Packets flow into your VPC through a relevant internet gateway. Before entering into or exiting from subnets, they check for necessary permissions. Such permissions define who was the sender and how packets are trying to communicate with available resources within a subnet.
To check packet permissions for a subnet, you should utilize a specific VPC component called a network access control list (ACL).
Network ACLs are considered the virtual firewalls that provide control of inbound and outbound traffic. They exist at the subnet level. Thus, an NACL allows approved traffic to continue its way. Meanwhile, potentially harmful traffic, including attempts to obtain control of your system using administrative requests, is blocked before touching its target.
All AWS accounts involve a default NACL. But when configuring your Virtual Private Cloud, you can also create custom ones. In the case of a default network ACL, your organization can add its own necessary rules for modifying it. On the other hand, using custom NACLs means denying all inbound and outbound traffic unless your company adds specific rules. Such rules must specify the traffic to allow. In addition, each network ACL has an explicit deny rule. It ensures that if packets match no other rules predicted by the list, they are denied.
Although network ACLs maintain the appropriate security, they cannot address all the existing network control problems. That is because NACLs only evaluate packets if they cross subnets boundaries. It means they do not evaluate if such packets can reach relevant EC2 instances. In some cases, your business may have different EC2 instances within the same subnet. However, these instances can deal with various rules like who can send messages to them. Therefore, you should also have network security at the instance level.
NACLs conduct stateless packet filtering. It means that they do not remember anything and check inbound and outbound packets crossing the subnet border. Let’s analyze the example of sending a relevant request out from your Amazon EC2 instance to the internet.
When a packet response for the request returns to the subnet, your network access control list remembers no previous request. The NACL should check the packet response against the existing list of rules. That allows determining whether to allow it or deny it. After entering your subnet, there must be an evaluation of the packet’s permissions regarding resources within a particular subnet. Among such resources are Amazon EC2 instances.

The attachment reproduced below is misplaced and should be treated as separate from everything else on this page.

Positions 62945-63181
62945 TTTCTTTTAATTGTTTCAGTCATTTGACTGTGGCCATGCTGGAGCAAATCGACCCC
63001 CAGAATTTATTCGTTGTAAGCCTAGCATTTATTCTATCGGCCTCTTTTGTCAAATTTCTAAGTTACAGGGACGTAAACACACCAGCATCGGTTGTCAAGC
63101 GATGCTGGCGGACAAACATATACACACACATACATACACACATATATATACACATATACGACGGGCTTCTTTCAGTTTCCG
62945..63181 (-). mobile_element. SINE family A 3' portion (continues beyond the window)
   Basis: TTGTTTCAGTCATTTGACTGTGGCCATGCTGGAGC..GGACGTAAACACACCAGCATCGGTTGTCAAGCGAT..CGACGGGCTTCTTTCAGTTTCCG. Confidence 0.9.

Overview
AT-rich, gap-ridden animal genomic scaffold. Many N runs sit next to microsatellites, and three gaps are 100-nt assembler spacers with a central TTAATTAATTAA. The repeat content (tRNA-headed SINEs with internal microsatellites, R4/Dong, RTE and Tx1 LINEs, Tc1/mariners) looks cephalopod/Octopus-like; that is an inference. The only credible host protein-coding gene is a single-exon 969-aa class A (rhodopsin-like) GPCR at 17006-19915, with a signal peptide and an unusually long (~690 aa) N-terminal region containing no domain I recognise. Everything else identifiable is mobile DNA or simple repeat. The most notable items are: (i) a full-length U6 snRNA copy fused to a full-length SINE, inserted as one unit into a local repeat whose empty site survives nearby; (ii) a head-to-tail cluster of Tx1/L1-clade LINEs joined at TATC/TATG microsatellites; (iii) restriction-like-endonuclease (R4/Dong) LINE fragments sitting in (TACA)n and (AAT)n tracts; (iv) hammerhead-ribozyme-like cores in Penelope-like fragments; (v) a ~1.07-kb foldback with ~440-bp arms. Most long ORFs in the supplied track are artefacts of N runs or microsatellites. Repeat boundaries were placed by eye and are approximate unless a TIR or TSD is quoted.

Finally, the VPC component that provides checking of packet permissions related to Amazon EC2 instances is called a security group.
Security groups serve as virtual firewalls that control inbound and outbound traffic related to Amazon EC2 instances. When launching an EC2 instance, it automatically includes creating a security group. Basically, security groups deny all inbound traffic while allowing all outbound traffic. Your organization can also create custom rules for configuring what traffic types to allow or deny. For example, in terms of websites, your company may want to accept only web-based traffic or HTTPS. There is no need to accept the operating system and admin requests.
You may have numerous Amazon EC2 instances within your subnet. That allows associating these instances with the same group or using various security groups for each separate one.
But what is the main difference between security groups and network ACLs? The first ones are stateful, which means that they have some kind of memory referring to allowing inbound or outbound traffic. On the other hand, NACLs are stateless. They remember nothing and check all single packets crossing the subnet border, no matter what the circumstances are.
Security groups conduct stateful packet filtering. It means they remember decisions regarding incoming packets that were made previously. Let’s analyze the same example as in the case of stateless packet filtering.
When a packet response for the request returns to the instance, your security group tends to remember a previous request. Thus, security groups enable responses to proceed and pay no attention to the existing inbound rules.
Nowadays, AWS Networking is incredibly simplified and abstracted. That allows answering a critical question of who has permission for communicating with each other. Since your company knows how to answer this question, it can configure the network on AWS efficiently. Ultimately, the correct understanding of AWS Networking fundamentals enables your organizations to get started right now.
As an official AWS Consulting Partner, AgileVision has helped companies of different types and sizes manage their AWS resources. Are you considering implementing new AWS Networking services to meet your specific business requirements or need advice on your current ones?